AMC Theaters in Talks to Hire Bankruptcy Lawyers

It looks increasingly likely AMC Theatres is inching toward a bankruptcy filing. Saturday [...]

It looks increasingly likely AMC Theatres is inching toward a bankruptcy filing. Saturday afternoon, reports surfaced suggesting the country's biggest theatre chain was in talks to hire Weil, Gotshal & Manges to direct the company through a Chapter 11 bankruptcy filling, allowing the chain to remain open for business while restructuring debt. The report, published by the New York Post, suggests the same law firm was hired by PG&E, Fairway supermarkets, and Sears to navigate similar circumstances for the fledgling corporations.

"You don't hire Ray unless you are filing," the Post's source tells the tabloid. "You are not going to hire them at their hourly rate to have a beer with them."

That "Ray" refers to Ray Schrock, the attorney responsible for helping organize the bankruptcy filings for the aforementioned companies.

As the coronavirus pandemic began to spread across the United States movie theatres were one of the first industries to completely shutter. With the close-quarter gatherings that come with going to the movies, virtually all theatres — AMC, Cinemark, Regal, Alamo Drafthouse, and the like — decided to shutter to promote best social distancing practices. At one point, AMC chief executive Adam Aron revealed he expected the chain to be back up and running in June.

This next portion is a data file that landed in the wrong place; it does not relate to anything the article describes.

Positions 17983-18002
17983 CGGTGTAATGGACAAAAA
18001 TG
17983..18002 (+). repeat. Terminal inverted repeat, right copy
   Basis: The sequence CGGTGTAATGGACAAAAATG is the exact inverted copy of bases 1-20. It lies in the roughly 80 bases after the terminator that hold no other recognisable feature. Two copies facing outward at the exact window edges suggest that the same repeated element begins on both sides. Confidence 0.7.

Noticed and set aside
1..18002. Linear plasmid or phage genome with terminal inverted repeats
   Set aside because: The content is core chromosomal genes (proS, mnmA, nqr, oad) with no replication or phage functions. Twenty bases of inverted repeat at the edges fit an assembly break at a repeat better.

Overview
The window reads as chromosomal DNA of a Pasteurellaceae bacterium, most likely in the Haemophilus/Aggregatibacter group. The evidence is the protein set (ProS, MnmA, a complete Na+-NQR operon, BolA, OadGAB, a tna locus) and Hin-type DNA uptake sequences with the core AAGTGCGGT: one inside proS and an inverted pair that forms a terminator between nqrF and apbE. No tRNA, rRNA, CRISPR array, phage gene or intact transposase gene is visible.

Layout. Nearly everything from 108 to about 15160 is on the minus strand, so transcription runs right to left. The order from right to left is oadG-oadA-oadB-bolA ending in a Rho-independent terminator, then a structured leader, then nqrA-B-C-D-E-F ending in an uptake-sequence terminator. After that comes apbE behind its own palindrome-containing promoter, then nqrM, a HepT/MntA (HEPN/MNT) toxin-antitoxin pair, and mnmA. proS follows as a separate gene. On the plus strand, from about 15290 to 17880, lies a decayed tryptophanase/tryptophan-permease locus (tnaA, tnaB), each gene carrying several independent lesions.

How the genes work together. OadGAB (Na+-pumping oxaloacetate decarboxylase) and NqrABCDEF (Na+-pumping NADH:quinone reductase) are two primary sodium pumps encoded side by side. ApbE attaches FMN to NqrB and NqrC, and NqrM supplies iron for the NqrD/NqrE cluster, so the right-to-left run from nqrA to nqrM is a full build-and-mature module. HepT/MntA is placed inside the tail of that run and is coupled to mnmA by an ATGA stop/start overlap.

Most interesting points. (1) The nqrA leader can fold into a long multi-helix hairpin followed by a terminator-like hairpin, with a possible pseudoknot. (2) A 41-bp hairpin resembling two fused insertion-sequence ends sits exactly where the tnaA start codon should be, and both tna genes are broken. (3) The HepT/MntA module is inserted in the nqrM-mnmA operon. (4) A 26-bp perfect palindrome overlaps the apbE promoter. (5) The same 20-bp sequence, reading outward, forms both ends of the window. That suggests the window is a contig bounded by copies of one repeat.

"We said we expected to be shut for six to 12 weeks," Aron said in an interview with CNBC last month. "That would be May 1 to mid-June. That might be more the right timing... I think if we learned anything in the last two weeks is people just so want to get out of their houses. I think we're all feeling cooped up and want to get out and have life return to normal."

AMC has since furloughed nearly all of its 25,000 employees and shut all of its 630 locations in the country. It was reported earlier this week the chain was drowning in nearly $5 billion in debts unable to be paid with virtually no cash flowing in.

Shortly after the pandemic began spreading across this country, China briefly reopened its theatres — a sign that the pandemic might be ending sooner than thought. The country then reclosed theaters days later and they're still closed today.

Cover photo by Victor J. Blue/Getty Images